Message Archive



No Separation

Romans 8:14-19,34-35,37-39  Psalm 139:1-11  John 14:1-6

 “In him there is no darkness at all; the night and the day are both alike.”

In our Gospel lesson, Jesus is assuring us, as he assures his disciples, that he goes ahead of us to prepare a glorious dwelling place for us in his Father’s house.  Jesus, speaking on behalf of the Father, assures us that God does not break his promise to his people; God is with us in the present, and God is with us in eternity; we simply need to acknowledge that presence.

God, in the human person of Jesus Christ, came to earth for the purpose of living and dying as one of us.  As we affirm in our creed, our Lord died an earthly death and descended to Hell; there, he looked into the face of evil and death, turned and walked away to rise from the dead, overcoming death, reigning triumphant over death.  The human Jesus of Nazareth – the divine Christ the King has vanquished death – our greatest earthly fear vanquished – that we may have no fear of our earthly death – that we may be assured of a glorious and eternal dwelling place being prepared for us in the eternal house of our heavenly Father. 

In this portion of Jesus’ Farewell Discourse, he prepares his struggling believers to face the Crucifixion and Resurrection.  In previous verses, Jesus has told his followers that where he is going they cannot follow just now.  Jesus is seeking to help them better understand their own earthly deaths in relation to the promise of eternal life – to accept the darkness in juxtaposition with the light.  Jesus wants his disciples in his audience and us, his disciples of today, to be better aware of our own unity with Christ as believers – to know that we are one with Christ – to trust that God, through Jesus Christ, has kept his promise to redeem his people and all creation.

Jesus said, “Do not let your hearts be troubled; I go to prepare a place for you, so that where I am, there you may be also.  I am the way, the truth, and the life.”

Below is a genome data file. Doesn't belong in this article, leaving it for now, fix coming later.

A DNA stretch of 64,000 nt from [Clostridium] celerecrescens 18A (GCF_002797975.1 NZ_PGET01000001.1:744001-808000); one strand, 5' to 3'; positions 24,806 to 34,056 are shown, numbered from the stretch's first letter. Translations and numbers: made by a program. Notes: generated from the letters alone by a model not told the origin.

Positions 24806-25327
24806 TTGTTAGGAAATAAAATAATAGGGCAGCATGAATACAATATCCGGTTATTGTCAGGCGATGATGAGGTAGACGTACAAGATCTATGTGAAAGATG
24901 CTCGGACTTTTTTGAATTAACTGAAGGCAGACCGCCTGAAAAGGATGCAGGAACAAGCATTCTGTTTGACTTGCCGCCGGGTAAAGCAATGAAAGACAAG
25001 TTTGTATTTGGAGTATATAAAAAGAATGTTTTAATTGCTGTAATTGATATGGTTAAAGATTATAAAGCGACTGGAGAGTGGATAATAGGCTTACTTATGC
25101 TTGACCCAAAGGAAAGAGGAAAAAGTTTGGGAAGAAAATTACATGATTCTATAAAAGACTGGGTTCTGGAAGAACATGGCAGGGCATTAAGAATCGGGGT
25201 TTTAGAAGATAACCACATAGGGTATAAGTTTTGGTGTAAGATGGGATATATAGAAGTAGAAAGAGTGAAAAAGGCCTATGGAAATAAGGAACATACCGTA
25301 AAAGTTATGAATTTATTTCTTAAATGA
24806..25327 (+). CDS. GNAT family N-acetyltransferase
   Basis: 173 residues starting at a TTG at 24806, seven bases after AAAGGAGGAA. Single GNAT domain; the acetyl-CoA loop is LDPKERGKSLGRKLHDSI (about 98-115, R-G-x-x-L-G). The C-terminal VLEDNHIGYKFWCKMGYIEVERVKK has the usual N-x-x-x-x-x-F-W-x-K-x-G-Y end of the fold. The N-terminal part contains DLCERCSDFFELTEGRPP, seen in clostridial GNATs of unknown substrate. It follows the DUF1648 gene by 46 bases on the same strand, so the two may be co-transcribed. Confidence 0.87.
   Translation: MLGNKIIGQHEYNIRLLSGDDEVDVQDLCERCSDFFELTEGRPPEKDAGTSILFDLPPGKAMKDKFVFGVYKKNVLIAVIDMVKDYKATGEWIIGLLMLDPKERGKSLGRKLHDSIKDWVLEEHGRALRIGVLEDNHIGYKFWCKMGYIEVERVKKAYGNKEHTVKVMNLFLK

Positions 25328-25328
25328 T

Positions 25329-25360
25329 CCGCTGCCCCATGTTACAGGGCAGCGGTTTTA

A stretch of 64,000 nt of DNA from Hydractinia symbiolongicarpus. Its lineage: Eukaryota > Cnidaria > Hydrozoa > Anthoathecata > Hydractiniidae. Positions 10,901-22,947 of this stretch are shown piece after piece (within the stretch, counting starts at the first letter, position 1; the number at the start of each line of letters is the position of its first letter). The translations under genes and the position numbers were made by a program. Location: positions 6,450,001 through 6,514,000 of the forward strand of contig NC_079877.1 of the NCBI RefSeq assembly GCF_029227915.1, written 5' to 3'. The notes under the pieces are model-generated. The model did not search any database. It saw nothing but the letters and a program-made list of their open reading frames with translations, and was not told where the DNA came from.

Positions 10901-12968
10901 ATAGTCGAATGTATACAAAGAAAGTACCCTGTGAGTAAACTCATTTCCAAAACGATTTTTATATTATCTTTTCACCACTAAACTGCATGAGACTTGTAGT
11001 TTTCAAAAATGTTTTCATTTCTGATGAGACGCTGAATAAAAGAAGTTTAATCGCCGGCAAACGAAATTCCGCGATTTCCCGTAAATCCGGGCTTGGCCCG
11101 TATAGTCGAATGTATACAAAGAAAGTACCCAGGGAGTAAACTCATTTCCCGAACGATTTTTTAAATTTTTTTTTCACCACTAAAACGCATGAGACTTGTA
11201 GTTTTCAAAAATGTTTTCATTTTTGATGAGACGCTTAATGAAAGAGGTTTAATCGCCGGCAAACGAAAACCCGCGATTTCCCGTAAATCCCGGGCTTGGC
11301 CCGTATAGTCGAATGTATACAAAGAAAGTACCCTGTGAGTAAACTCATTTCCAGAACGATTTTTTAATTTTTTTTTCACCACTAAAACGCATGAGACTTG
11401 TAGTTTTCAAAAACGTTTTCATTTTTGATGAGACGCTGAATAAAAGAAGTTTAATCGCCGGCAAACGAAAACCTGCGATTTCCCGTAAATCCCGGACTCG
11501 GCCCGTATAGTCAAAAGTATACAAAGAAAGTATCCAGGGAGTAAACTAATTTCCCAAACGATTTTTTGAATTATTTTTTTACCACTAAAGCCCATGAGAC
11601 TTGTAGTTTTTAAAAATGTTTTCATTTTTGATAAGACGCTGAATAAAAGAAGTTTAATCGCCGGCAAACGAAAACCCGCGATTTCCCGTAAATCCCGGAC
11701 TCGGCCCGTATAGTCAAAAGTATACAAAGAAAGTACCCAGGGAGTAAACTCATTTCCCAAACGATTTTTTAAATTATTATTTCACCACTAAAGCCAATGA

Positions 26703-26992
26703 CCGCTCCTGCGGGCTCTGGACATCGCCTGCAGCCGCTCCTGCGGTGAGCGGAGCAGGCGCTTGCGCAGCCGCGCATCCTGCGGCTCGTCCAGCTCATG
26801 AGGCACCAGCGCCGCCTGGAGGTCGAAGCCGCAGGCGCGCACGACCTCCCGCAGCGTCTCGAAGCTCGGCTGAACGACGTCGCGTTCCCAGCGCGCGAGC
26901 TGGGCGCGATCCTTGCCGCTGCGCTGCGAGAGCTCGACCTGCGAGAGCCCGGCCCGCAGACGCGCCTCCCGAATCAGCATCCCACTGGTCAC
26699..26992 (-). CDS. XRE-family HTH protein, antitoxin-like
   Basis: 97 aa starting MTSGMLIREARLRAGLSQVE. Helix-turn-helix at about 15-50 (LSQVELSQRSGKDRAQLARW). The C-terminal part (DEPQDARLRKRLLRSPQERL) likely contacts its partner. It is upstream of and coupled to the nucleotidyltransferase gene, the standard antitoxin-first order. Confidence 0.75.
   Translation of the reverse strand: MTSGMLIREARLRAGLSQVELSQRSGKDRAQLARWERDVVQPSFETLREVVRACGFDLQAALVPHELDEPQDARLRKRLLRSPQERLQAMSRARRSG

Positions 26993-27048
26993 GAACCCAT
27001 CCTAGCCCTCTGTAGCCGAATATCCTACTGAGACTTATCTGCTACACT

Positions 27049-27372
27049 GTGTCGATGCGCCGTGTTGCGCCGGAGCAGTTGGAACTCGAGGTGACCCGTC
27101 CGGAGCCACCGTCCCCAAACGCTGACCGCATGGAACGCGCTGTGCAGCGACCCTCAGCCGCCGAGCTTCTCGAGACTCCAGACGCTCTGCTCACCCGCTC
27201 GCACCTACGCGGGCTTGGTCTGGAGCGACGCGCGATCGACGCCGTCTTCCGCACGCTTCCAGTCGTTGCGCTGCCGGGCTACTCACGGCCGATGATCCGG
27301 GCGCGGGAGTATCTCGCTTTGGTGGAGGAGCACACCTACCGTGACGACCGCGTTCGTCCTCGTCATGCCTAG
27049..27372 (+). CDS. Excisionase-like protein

“Do not let your hearts be troubled,” Jesus said, as he anticipated the Crucifixion and Resurrection and sought to prepare his disciples for this horrific chain of events.  We heard, also, the words of the Apostle Paul as he reassures us in his letter to the Romans that nothing – nothing – can separate us from the love of Christ and the eternal dwelling place he has promised.  “Do not let your hearts be troubled.”

It is we, in our human brokenness, who seek to separate ourselves from Jesus Christ.  And, Satan smiles.  Satan nips at our heels, implanting temptations of all descriptions, tiny and massive – temptations of fear, a sense of being alone, feelings of being unloved or unworthy or inadequate, the perceived need for luxury, denial of the reality that life holds together both the dark and the light. 

And, so, rather than drawing ourselves closer to the love of Christ for strength, too often we seek insulation in our addictions – seemingly harmless addictions that are relatively unnoticeable, or life-threatening addictions, physical addictions or emotional behavioral addictions – any behavior that seeks to separate us from the pure love of Jesus Christ, any behavior that brings anxiety in the place of our faith.  The space in us that is cluttered with anxiety is space that has closed the door to God’s light.  Our prayer is that our anxieties will be replaced with faith – that our anxiety of addictive behavior will be replaced by a more powerful addiction to prayer and faith in whatever time we have on earth. 

We are not promised physical healing – all of us will eventually succumb to the wearing out of our earthly bodies; but God promises spiritual healing to all.

Barry Butler’s earthly body was beyond physical healing, but Barry was healed spiritually as God has promised.  In the last weeks of his earthly life, Barry was eager for prayer and healing oil, confession and absolution, and Holy Communion at his hospital bedside.  Barry was at peace that he was redeemed in the love and light of Jesus Christ.  He knew he was loved by God; he acknowledged God’s presence in the healing grace of loved ones and strangers who surrounded him, bringing comfort and encouragement.